Petaluma officials are hoping that voter’s positive sentiment toward police and firefighters after October’s wildfires will carry over to the ballot box this November.
Faced with spiking pension costs, deferred maintenance and lagging staffing levels, the city council is considering asking voters to approve a sales tax increase to support public safety and help pay pension costs. Also on the table is an increase in taxes charged for stays in hotel beds and permitted short-term vacation rentals. Council members and city staff plan to educate voters about both options before making decisions about crafting a ballot measure this summer ahead of the fall election.
“What we found coming out of fires, and it’s no secret to anyone, is that our firefighters and our police, our public safety people — as everyone in the counties did — did an outstanding job of trying to save structures and keep that fire contained despite what it was,” City Manager John Brown said at a Monday council meeting. “There was a huge outpouring of goodwill and still continues to be for public safety … It looked like it might be an opportunity to put a public safety tax on the ballot.”
A ½-cent increase in sales tax could generate between $6 million and $6.5 million a year, Brown said. Pensions tied to public safety employees currently cost about $800,000 a year, and he said the rest of the funds could go toward mending the ailing departments.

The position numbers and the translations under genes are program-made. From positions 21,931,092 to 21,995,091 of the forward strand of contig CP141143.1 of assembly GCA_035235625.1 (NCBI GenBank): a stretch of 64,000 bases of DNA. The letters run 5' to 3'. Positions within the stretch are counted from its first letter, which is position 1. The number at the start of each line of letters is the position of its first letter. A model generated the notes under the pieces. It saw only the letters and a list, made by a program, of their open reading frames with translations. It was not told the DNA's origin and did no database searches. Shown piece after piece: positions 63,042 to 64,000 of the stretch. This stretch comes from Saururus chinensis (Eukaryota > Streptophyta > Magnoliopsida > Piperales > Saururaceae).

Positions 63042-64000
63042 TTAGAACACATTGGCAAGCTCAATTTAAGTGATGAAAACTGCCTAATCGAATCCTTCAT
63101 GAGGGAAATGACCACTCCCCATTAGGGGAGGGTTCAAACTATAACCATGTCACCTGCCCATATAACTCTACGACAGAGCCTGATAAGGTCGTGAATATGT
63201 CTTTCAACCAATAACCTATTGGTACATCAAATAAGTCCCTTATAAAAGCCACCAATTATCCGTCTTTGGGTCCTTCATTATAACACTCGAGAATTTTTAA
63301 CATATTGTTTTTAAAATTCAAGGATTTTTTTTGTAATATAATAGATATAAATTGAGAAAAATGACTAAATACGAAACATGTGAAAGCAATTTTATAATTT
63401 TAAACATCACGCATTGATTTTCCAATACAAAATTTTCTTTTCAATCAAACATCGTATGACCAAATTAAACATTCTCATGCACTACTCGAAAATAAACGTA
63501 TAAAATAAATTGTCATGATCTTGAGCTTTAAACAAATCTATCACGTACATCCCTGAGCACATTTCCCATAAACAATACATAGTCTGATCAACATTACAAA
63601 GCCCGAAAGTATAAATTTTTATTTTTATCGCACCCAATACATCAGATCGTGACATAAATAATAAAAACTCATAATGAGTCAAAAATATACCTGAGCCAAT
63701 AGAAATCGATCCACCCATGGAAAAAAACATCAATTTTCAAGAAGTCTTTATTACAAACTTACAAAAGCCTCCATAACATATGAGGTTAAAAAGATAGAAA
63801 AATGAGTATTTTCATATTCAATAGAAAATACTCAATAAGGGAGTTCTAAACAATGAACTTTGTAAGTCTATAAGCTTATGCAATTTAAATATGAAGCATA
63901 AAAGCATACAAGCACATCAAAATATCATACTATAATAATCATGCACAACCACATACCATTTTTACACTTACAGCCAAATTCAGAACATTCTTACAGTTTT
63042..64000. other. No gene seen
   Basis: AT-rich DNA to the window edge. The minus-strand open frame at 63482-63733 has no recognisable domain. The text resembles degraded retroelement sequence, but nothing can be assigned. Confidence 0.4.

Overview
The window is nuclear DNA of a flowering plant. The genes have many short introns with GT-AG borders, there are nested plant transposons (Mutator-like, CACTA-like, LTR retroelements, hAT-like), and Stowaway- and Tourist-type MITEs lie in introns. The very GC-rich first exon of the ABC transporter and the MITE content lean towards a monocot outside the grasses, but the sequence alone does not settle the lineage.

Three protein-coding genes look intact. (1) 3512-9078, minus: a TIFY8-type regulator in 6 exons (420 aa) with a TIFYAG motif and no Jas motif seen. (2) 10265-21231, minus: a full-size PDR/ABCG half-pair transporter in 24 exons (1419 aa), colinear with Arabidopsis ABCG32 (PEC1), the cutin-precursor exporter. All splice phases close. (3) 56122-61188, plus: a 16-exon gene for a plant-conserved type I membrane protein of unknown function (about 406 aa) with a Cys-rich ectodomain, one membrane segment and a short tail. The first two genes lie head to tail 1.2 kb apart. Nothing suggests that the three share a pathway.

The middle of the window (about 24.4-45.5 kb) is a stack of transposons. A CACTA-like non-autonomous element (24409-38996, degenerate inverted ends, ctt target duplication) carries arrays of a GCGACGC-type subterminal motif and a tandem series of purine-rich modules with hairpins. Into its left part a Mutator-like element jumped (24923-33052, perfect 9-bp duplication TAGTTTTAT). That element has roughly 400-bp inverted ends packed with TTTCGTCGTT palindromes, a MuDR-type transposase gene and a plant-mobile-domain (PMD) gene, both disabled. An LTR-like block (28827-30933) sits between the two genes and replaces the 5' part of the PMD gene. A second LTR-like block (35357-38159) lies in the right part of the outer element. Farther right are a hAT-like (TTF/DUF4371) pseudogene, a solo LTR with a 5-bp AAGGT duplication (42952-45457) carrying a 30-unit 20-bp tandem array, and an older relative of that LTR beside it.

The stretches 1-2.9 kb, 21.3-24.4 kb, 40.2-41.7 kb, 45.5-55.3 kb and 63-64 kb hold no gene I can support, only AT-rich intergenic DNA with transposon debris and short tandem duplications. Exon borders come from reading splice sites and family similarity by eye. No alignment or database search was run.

Staffing at the fire department has remained the same as pre-recession levels, with 58 full-time personnel, according to Director of Human Resources Amy Reeve. Police staffing has dropped from 102.5 full time employees in the 2007-08 fiscal year to 91.7 this year, she said.
“We’re running at a minimum staffing level in both our police and fire departments and that is creating real problems when it comes to scheduling,” Brown said. “People are working a lot of overtime. It’s almost mandatory in some cases that they work that overtime and that’s not a sustainable situation going forward. We haven’t had the money to put into equipment, vehicle replacement or construction and so all those systems are in sore need of repair or replacement and we need staffing.”
Additional hotels are expected to come online in the city soon, and a 2 percent increase to the city’s current 10 percent transient occupancy tax, or TOT, could net $870,000 a year, according to a staff report.
But, a February poll of more than 1,000 voters conducted by Oakland-based FM3 research showed that putting the two tax measures on the same ballot would likely doom them both.
The survey of likely voters, administered online and by telephone, also showed that voters are largely out of touch with the city’s fiscal woes.
Voters view traffic and potholes as their biggest concerns, while three in five respondents saw a need for additional funding for city services. Only 36 percent of those surveyed felt it was “very accurate” or “somewhat accurate” that the city is on the brink of a budget shortfall.
The city is in fact speeding toward a fiscal cliff, with a $37.1 million deficit projected by 2026, according to staff projections.
“You do have a bit of a tough community in terms of that they really need to be educated on these things,” FM3 Senior Researcher Lucia Del Puppo said. “Sometimes, it doesn’t matter and there’s a part of the community that has a negative connotation with taxation.”